If we take Gulf region, then our kitchens are extremely similar to each other depending, of course, the location of the country as well as the culture of the people living there. Some countries use minimum amount of spices compared to others. We have many common dishes in all 6 GCC countries but each have 5 to 10 different dishes that are unique from the neighbouring countries. Our food is different, it’s simple than the many other kitchens, we don’t use that much spices and flavours, which will take away the original taste of proteins.
While going through your Instagram account, I realised that you are a good cook also. Which is your favourite dish that you cook?
Yes, I cook, I love experimenting with food. I have been watching different tutorials, reading lots of books throughout my life. I think I am becoming better and better every year. I love to cook Indian, Japanese, Qatari, European and Moroccan dishes but my favourite dish is from Mexican cuisine and I do have a Mexican dish that is featured in Sugar and Spice, a popular café in Doha.
What has been the most interesting food you have tasted till now?
For me the interesting food is from the Asian countries. I love Thai, Japanese, Korean, South Asian kind of cuisines, which are always on the top of my list. Once in Thailand I went to Gaggan Restaurant in Bangkok, which is run by an Indian Chef Gaggan Anand. The food and the environment were so good that I can never forget it in my life. It was an unforgettable experience, a wonderful ambience.
How do you feel when you go as a representative of Qatar in different countries for food events?
I went to Russia to represent Qatar in Afisha Picnic. I am extremely proud because I was the only start-up representing Qatar in this big event, though many of my colleagues came to represent Qatar, they were all existing restaurants who came with their staff, head chefs, menus and equipment. I mean, they were all prepared and I was the only one with a start-up among these big names. So, I am extremely proud and happy for what I did and achieved.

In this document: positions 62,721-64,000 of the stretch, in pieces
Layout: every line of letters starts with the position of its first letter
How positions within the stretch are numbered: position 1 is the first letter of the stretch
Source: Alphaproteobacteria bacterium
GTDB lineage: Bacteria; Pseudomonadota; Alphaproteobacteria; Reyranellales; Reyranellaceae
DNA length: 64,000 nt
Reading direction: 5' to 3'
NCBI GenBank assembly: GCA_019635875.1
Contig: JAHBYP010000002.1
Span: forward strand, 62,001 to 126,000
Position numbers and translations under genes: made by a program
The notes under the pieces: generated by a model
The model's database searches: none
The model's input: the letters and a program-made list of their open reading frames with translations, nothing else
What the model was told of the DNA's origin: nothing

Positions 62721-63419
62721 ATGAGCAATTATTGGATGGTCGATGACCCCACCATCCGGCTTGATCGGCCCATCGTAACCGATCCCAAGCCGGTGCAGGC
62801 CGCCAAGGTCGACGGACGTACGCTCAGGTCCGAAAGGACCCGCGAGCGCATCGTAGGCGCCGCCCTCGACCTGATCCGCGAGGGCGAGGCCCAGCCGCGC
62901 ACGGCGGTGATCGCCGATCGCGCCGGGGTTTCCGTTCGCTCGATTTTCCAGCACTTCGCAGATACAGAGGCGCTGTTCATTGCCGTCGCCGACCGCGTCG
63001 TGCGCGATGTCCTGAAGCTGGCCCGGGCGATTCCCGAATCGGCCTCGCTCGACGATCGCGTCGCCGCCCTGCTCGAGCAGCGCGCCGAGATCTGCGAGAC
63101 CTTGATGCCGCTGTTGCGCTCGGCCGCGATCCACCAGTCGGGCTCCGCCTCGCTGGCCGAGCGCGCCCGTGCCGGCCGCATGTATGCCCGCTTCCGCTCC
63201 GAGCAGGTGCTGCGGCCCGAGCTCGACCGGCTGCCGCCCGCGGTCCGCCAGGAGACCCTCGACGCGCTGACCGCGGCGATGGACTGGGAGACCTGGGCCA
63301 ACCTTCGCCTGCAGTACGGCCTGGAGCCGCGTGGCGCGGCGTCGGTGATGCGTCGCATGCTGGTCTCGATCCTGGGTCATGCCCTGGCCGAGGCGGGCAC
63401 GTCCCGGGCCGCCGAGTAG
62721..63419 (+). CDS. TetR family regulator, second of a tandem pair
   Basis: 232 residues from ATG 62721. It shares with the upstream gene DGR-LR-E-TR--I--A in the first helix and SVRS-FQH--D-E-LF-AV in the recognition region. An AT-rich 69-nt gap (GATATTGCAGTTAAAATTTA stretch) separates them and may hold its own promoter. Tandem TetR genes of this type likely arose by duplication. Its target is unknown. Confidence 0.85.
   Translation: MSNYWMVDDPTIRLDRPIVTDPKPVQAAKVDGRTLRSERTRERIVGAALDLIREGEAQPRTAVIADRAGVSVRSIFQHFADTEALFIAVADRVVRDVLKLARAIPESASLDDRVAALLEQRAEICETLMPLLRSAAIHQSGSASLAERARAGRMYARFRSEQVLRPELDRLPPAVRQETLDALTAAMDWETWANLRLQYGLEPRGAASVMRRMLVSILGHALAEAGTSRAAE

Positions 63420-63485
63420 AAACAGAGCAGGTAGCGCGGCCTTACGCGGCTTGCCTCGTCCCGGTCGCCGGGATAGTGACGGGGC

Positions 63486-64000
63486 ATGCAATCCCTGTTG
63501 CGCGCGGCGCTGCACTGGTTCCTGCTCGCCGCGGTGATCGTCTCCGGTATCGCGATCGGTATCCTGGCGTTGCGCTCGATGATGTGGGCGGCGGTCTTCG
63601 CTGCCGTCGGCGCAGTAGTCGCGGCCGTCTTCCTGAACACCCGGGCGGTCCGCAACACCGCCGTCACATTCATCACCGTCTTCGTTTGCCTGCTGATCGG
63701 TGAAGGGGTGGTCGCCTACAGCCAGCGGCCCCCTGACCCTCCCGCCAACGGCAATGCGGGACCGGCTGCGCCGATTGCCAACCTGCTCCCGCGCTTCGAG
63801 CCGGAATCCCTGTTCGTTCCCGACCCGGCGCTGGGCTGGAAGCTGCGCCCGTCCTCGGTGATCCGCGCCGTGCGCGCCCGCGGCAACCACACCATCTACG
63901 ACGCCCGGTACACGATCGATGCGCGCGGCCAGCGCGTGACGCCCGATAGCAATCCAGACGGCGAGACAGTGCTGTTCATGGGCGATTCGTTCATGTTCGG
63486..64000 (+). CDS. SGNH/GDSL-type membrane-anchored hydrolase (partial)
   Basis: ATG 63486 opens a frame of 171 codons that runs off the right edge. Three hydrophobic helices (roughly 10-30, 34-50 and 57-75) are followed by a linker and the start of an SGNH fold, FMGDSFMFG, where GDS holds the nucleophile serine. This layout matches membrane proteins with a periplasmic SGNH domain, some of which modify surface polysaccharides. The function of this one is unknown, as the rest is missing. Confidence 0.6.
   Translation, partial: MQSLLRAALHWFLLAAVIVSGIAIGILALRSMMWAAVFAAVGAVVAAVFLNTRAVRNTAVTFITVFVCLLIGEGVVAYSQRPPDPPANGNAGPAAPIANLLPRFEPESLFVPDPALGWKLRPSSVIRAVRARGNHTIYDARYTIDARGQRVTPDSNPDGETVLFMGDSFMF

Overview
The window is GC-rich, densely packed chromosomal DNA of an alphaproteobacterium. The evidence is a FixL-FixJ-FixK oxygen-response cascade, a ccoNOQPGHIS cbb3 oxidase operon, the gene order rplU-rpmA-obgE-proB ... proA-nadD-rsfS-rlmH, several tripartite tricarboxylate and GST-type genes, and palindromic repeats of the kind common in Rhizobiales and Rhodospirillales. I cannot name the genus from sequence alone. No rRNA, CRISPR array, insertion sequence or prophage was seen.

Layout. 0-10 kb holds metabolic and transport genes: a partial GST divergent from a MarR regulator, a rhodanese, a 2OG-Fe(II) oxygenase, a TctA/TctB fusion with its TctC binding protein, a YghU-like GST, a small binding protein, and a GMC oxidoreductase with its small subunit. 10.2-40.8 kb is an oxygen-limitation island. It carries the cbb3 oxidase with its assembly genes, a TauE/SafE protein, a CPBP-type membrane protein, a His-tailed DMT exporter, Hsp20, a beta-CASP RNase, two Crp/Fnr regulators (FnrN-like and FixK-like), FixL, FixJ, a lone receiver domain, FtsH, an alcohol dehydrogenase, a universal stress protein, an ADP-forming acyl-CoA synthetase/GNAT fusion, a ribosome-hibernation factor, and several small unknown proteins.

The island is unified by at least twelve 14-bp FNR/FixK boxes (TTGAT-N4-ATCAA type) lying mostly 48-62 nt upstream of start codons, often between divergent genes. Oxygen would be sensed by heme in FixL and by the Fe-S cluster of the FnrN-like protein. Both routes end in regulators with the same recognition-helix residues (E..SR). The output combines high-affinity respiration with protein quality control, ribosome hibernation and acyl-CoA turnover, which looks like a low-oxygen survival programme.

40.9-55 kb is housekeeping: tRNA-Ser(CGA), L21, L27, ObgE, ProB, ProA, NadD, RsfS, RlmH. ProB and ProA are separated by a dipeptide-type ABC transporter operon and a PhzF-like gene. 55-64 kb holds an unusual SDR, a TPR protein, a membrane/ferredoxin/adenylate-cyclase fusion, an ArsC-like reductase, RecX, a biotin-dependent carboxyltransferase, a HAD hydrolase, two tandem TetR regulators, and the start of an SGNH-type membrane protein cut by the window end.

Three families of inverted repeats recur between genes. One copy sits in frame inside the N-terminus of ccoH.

Which places will you suggest to tourists to have a good Qatari cuisine?
For authentic Qatari food they must go to our traditional kitchens. Most of them do not have sitting area, people will have to go pick up their meal and have it elsewhere, may be at the hotel or at home. If they want to have new Qatari food with a twist, then we have Smat and Al Manchab restaurants in Doha with very good food, which represents our modern food culture.
Sweet dish – No sweet tooth
Tea or Coffee – Coffee
Pick me up dish – No specific dish, I always have concepts and go for healthy dishes.
Food memory – When I visited Bali and had a meal in rice terraces
Street food or a star-hotel food – Street food
Country to visit – There are lots like Mauritius, Bali etc
Comfort food - Street food
Cuisine you can live on – Thai food
Foodie place in Qatar – I love to visit coffee places more.
Travelling for you is – Relief, leaving everything behind to enjoy time.
Street food – I love all the street foods.